There comes a time in a cross country runners world where they come to an understanding that this is not their day, that things aren’t going there way and that regardless of what kind of effort they put forth in the final moments of a race, they aren’t going to achieve the goals that they had set forth at the beginning of the year.
For Hiland senior record-holder Hunter Yoder, that day was Saturday, Oct. 29 at the Pickerington Div. III boys regional race, and the time was about 10 minutes into the run, when he found himself well behind the pace needed to secure one of the top 20 spots who moved on to the state meet with automatic qualifying berths.
Yoder nearly duplicated his 2015 performance at the Pickerington Div. III regional. Last year his time of 18:08 placed him 52nd. This year, the senior ran an 18:06, which placed him 53rd in the field of 135 runners.
After qualifying eighth at the Cambridge district meet a week earlier, Yoder had loftier goals than simply matching last year’s performance.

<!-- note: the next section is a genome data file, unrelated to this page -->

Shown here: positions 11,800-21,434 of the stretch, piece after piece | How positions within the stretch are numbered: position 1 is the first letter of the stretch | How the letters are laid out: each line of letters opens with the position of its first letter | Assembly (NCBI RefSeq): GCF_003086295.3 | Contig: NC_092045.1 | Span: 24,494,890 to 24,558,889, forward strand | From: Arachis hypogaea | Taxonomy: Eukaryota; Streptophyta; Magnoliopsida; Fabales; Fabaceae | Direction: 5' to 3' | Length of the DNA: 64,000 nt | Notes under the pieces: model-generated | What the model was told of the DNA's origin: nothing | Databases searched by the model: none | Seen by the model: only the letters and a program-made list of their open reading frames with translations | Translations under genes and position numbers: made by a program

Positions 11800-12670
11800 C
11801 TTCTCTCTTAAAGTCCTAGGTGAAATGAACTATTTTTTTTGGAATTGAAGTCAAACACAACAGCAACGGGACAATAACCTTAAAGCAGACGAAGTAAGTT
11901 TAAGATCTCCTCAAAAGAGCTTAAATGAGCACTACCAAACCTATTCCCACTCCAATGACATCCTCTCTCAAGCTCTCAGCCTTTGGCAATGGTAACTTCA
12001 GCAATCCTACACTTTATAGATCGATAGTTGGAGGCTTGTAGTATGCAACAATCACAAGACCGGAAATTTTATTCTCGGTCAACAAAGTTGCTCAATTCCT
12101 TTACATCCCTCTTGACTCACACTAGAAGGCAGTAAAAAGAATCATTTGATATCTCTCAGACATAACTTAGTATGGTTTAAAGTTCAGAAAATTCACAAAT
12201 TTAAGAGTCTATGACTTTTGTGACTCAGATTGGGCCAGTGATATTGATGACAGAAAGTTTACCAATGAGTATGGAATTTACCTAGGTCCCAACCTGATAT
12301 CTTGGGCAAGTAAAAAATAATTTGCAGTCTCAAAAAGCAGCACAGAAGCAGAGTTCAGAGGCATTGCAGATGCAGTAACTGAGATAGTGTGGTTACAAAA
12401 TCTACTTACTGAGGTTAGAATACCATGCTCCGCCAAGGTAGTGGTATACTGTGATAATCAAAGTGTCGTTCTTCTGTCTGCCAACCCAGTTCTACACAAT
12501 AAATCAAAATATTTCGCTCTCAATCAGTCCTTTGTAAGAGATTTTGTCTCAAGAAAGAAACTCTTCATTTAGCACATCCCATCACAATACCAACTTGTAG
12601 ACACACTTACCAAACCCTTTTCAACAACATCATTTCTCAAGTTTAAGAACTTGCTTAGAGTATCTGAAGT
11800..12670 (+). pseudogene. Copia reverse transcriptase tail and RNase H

However, after a decent first two miles, it just never materialized as a strong field put him behind the proverbial eight ball.
“He was in decent shape through two miles, but as a runner, you can get to the place where you know it just isn’t going to happen,” Hiland coach mark Fowler said. “He said his legs got heavy, and then when that happens, your mind gets heavy, and you start realizing that there are too many runners up ahead of you to get where you want to be. Even though he has the strongest mental ability of any runner I have ever coached, it can still weigh heavily enough on a runner psychologically that it takes away your will.”
Fowler said that Yoder’s mental strength as a runner developed throughout the past two years. He noted that three years ago, Yoder would finish races with excuses as to why he wasn’t doing well. Last year and especially this year, Fowler said Yoder had figured out how to be a great runner from a work standpoint and from the mental side of the sport.
Fowler said that despite the disappointing finish, he told Yoder that he would leave Hiland as the single most successful male cross country runner in school history, having become not only the first two-time regional qualifier, but also turning in a school record performance at the Inter-Valley Conference meet of 17:07.
“He’s come a long way and made his mark,” Fowler said of Yoder. He has done things nobody else has ever done, so he should hold his head up and be proud of all that he has accomplished. We have two kids running collegiately right now, and they never hit marks he is hitting. Hunter has a bright future in front of him, and will be exciting to see him move ahead into the future to compete.”